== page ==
LONDON — Many aspiring parents don’t wait too long to have kids thanks to the various studies pointing to health risks associated with older age and conception. But a new study finds that boys born to older fathers tend to be geekier — that is, show greater intelligence while worrying less about what others think of them personally.
Researchers at King’s College in London examined 15,000 twin pairs who participated in the Twins Early Development Study (TEDS) conducted at the university. They hoped to find whether paternal age at conception played a role in the “geekiness” of a father’s male offspring.
Participants in the study, all of whom were 12 years of age, were asked to complete questionnaires measuring various “geek-like” traits often associated with gifted individuals, including non-verbal IQ score, level of social aloofness, how much they worry about the way others view them, and interest in closely studying particular fields.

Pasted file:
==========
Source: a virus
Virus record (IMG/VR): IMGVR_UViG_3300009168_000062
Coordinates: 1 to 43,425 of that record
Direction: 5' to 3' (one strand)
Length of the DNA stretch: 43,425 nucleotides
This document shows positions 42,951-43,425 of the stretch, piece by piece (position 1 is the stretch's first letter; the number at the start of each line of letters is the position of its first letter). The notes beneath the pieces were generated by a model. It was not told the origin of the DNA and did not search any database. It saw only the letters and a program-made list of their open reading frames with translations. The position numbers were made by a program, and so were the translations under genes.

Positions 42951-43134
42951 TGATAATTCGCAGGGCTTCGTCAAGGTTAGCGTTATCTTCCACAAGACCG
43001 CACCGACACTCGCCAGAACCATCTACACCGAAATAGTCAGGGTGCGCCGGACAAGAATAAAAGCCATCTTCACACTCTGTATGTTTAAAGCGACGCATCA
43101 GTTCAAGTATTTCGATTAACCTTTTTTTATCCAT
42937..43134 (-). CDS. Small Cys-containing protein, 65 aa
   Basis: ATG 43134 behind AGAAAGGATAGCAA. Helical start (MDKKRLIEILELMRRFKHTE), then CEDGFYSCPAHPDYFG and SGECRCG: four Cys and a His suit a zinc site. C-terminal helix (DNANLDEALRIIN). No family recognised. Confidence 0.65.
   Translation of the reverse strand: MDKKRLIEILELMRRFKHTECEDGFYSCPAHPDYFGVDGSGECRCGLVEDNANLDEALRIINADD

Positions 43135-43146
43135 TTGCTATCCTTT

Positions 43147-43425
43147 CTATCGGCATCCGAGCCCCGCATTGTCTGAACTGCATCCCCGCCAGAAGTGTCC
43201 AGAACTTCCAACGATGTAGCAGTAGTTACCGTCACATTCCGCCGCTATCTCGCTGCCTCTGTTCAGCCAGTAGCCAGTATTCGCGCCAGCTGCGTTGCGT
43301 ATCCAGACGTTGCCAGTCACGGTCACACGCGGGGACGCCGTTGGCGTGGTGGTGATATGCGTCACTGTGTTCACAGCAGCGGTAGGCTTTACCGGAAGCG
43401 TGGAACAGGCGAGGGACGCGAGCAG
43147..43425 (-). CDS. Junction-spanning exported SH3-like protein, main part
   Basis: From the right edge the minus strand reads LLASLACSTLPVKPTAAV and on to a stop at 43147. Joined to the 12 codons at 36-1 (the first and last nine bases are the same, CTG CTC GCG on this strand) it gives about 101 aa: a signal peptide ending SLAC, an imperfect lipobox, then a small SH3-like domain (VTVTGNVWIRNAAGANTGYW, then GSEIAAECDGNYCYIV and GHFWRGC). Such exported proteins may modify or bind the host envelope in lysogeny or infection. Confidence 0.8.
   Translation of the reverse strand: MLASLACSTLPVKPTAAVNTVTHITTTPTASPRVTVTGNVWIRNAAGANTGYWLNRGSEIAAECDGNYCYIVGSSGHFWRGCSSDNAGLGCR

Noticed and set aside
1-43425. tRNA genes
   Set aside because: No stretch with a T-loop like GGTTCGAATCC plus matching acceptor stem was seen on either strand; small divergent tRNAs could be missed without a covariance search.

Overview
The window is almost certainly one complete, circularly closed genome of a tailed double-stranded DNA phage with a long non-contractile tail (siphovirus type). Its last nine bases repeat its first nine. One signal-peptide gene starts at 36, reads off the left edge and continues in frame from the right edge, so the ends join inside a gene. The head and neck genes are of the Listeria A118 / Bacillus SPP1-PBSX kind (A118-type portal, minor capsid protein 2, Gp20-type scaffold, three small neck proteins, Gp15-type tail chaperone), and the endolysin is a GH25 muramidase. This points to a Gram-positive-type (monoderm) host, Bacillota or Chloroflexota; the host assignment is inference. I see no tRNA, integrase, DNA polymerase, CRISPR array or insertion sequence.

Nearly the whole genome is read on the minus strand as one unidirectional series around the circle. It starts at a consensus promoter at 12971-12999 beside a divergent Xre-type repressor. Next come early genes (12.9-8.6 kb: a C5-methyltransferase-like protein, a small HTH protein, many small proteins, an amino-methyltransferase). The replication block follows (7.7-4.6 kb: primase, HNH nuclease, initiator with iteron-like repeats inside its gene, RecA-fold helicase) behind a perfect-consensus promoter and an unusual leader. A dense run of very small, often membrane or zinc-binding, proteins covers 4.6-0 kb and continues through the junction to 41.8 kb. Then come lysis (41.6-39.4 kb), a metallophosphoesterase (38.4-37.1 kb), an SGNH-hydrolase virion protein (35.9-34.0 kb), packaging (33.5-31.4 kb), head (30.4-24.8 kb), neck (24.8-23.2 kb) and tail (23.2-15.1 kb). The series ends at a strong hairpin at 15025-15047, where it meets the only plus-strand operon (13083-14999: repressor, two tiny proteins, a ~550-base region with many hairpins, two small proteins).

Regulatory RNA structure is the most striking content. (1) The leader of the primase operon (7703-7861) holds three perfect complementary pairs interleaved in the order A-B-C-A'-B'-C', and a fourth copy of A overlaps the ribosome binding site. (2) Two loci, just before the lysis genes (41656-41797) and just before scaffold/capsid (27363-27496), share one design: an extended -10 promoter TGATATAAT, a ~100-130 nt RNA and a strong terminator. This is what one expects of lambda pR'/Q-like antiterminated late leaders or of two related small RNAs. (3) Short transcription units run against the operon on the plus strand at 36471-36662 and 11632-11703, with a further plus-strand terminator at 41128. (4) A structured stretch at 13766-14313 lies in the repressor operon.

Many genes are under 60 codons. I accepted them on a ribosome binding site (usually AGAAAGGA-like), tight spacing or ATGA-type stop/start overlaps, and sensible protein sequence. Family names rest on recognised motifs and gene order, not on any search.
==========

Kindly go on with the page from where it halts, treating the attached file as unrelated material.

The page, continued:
After external factors were controlled for, the researchers found that boys born to older fathers were generally geekier than their peers, which often manifested in better school performance, even years after the questionnaire had been taken. The finding held especially true for boys in STEM (science, technology, engineering and mathematics) subjects.
“Our study suggests that there may be some benefits associated with having an older father,” says lead researcher Dr. Magdalena Janecka in a university press release. “We have known for a while about the negative consequences of advanced paternal age, but now we have shown that these children may also go on to have better educational and career prospects.”
One possible explanation for the researchers’ findings is that older fathers tend to be of better socioeconomic status, which enables their sons to grow up in a more enriched environment, augmented by better schooling.
The researchers hope that further research can explore the interrelatedness of variables such as increased paternal age and a geeky personality with autism.
They note that both extraordinary biological and environmental factors can result in offspring being on the spectrum, and that high IQ and autism often go hand in hand.
The study’s findings were published in the journal Translational Psychology.